The Closest Thing to Wings

The Closest Thing to Wings Guidelines for establishing a fall protection program By Keith Jackson September 2001 Although the issue has received little attention in the aerospace industry until now, fall protection has, for decades...


Fall arrest may consist of body supports, lanyards, self-retracting lifelines, rope grabs, anchorage components, and horizontal fall arrest lines — either flexible or rigid — engineered to slow and stop the victim after an accident. These systems generally have five components; a full body harness reduces the impact caused by a fall by spreading pressure evenly over your thighs, chest, shoulders and pelvis; a lanyard attached to the body harness between your shoulder blades and to an anchoring point; snaphooks, connect the lanyard to your body harness; an anchorage point, the place where your lanyard is attached to a solid, unmovable object that can support up to 5,000 lbs. Even though you may weigh only 200 lbs, in a fall, that 200 lbs can become 2,000 lbs. of force, depending on the distance and speed of the fall. The most critical element in determining an anchorage point is the swing factor, or how far the victim might swing from side to side in a fall. This pendulum effect could do some serious damage, so never anchor the lanyard to a guardrail or any other dubious anchor point. Also, equipment should be set up so that a fall is no more than 6 feet before the victim is slowed and stopped.
ImageA mobile anchor system will protect the worker and still allow for maximum mobility.

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With any fall protection system, training is the key component.

This brings us to the final component: knowledge. Mechanics should be sure to know how the equipment works, and how to properly inspect all components. If something is found to be wrong with a piece of equipment, it should be replaced before the job can continue. A detailed description of these elements can be found at www.safetyinfo.com.

When compliance is an issue

Another option is a fall protection plan and essentially, it should function as a backup program. In situations where other options may not work, the employer is required to provide a training program for any employee exposed to fall hazards.
Listed below are some common situations, provided by www.safetyinfo.com, where work procedures may be acceptable because other forms of fall protection are impracticable:

· Installation or removal of fall protection equipment (first person up/last person down).
· Light-duty work for short duration, i.e. The performance from portable ladders of light-duty tasks such as inspection, touch-up paint, etc., for less than 15 minutes. The worker must not remove both hands from the ladder at the same time, nor move the body’s center of gravity past the outside rails of the ladder.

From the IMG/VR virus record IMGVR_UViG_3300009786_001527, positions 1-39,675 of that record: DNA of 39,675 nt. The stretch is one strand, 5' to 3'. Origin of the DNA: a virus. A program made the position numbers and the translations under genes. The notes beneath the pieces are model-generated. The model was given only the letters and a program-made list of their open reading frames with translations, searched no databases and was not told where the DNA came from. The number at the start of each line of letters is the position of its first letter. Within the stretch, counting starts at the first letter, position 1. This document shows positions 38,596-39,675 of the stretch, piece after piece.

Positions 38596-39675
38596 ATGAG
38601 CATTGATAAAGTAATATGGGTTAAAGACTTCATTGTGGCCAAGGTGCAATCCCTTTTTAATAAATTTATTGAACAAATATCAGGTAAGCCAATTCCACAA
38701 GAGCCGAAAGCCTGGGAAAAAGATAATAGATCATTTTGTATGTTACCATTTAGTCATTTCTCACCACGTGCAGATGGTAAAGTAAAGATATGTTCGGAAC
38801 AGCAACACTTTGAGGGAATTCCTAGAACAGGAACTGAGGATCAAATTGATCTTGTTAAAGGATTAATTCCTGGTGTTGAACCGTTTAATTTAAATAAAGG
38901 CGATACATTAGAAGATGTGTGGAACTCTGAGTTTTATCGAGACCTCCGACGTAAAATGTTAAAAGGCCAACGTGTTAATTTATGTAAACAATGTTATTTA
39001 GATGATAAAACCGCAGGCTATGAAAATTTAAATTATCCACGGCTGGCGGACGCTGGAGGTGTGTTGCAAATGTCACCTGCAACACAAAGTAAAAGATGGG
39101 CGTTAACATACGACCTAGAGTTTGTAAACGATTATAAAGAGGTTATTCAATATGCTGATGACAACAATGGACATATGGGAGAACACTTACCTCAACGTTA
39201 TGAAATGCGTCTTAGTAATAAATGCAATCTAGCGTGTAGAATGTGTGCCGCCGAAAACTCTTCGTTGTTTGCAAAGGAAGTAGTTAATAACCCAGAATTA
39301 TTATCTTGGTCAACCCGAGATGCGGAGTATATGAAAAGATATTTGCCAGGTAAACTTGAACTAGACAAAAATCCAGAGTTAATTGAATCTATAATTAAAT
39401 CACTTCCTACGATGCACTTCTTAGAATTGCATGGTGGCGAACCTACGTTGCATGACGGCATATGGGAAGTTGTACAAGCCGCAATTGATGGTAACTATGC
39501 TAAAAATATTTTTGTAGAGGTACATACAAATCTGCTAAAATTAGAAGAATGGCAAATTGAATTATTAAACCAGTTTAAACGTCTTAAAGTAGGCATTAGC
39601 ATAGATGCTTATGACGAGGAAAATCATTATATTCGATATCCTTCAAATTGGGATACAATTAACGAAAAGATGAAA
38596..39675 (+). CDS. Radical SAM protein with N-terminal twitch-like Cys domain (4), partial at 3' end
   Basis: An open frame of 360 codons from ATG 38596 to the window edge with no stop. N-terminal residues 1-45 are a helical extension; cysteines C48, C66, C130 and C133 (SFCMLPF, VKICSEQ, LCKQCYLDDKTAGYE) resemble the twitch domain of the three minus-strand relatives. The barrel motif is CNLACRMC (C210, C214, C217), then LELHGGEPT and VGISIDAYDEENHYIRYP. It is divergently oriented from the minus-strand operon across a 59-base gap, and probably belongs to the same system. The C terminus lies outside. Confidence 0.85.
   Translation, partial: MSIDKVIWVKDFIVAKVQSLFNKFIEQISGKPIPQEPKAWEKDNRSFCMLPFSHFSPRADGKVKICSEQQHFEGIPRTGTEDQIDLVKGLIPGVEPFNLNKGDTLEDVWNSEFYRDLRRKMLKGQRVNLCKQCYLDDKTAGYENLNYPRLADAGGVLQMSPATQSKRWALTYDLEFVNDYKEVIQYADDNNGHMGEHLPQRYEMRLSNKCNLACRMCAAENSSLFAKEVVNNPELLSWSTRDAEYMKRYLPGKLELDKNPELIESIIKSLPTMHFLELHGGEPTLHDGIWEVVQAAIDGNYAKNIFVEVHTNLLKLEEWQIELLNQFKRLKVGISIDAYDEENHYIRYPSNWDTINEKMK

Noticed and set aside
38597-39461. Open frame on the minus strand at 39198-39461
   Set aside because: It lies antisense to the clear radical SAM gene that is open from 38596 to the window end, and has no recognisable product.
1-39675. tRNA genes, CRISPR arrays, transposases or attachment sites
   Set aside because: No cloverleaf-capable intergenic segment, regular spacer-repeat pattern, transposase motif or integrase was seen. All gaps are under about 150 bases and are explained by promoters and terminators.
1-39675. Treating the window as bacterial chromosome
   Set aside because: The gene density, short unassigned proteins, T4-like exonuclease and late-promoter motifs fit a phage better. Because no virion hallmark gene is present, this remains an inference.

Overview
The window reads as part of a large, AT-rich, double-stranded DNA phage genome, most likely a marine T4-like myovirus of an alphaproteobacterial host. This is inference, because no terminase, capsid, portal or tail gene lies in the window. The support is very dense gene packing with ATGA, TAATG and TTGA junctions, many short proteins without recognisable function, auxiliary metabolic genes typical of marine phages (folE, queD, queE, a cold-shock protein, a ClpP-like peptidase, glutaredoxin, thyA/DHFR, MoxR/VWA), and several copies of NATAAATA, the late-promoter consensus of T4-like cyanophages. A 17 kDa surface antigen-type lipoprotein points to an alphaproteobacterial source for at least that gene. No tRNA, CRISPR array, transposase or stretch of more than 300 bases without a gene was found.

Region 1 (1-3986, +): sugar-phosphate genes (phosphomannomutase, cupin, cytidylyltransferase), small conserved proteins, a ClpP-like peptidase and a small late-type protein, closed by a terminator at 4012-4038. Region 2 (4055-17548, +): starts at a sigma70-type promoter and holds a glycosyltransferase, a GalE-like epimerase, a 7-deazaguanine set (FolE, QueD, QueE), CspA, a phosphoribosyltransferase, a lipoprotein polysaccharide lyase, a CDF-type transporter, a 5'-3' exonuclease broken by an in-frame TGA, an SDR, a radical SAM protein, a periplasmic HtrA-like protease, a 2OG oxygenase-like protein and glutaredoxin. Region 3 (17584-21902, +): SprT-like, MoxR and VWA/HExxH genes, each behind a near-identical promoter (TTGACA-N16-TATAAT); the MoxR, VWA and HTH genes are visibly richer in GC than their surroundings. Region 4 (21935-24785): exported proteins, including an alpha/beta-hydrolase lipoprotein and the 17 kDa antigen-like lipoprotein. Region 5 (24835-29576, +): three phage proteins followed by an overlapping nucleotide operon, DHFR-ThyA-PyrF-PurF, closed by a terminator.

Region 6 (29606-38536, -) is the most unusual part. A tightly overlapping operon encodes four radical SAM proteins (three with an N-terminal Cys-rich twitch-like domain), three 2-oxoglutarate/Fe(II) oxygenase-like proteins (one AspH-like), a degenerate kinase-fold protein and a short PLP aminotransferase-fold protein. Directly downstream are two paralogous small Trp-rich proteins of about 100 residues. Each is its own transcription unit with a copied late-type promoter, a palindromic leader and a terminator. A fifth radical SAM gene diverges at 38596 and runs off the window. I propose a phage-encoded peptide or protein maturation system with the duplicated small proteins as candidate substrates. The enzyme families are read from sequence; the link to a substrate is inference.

· Brief transfers between fall protection systems where the worker is protected by having a "3-point stance" (two feet placed firmly on the work surface, one hand supporting the worker and the other transferring to the next system).
· Work requiring constant repositioning, such as the primary connection of skeletal structures.
· Only workers employed in the initial placement of skeletal members requiring climbing and walking on the bare structure are likely to be covered by Section 11.2(5)(c), i.e.: scaffold erectors, tower erectors, blow-pipe ventilation erectors, structural steel erectors, tower crane erectors. All other workers on the structure engaged in welding, bolt installation, other fitting out work and climbing or walking on skeletal members must use the fall protection methods referred in the rest of Section 11.2.
· Emergencies such as firefighting, or the correction of an unsafe condition.
· When use of normal fall protection methods results in greater hazard. For example, cleaning gutters on a very steep roof where there may be greater hazard from climbing to the top of the roof to install anchors for fall protection equipment than working without the equipment.

Fall Protection Terms
Aerial lift device: Equipment such as powered platforms, vehicle-mounted elevated and rotating work platforms, boom platforms and powered industrial truck platforms.
Deceleration device: Any mechanism, such as a rope, grabbing device or ripstitch lanyard, which serves to dissipate a substantial amount of energy during a fall arrest.
Designated area: Space which has a perimeter barrier erected to warn employees when approaching an unprotected side or edge, and defines area where work may be performed without additional fall protection.
Lanyard: Flexible line of rope or strap that generally has a connector at each end for connecting the body harness to a deceleration device, lifeline or anchor point.
Rope grab (grabbing device): Deceleration device that travels on a lifeline and automatically, by friction, engages the lifeline and locks to arrest a fall.
Self-retracting lifeline/lanyard: Deceleration device containing a drum-wound line that can be slowly extracted from, or retracted onto, the drum under minimal tension during normal movement and which automatically locks the drum and arrests the fall (usually within two feet or less).
Standard railing: Vertical barrier erected along exposed edges of a floor opening, wall opening, ramp, platform, or runway to prevent falls of persons.
Tie-Off: A procedure of connecting directly or indirectly to an anchorage point.

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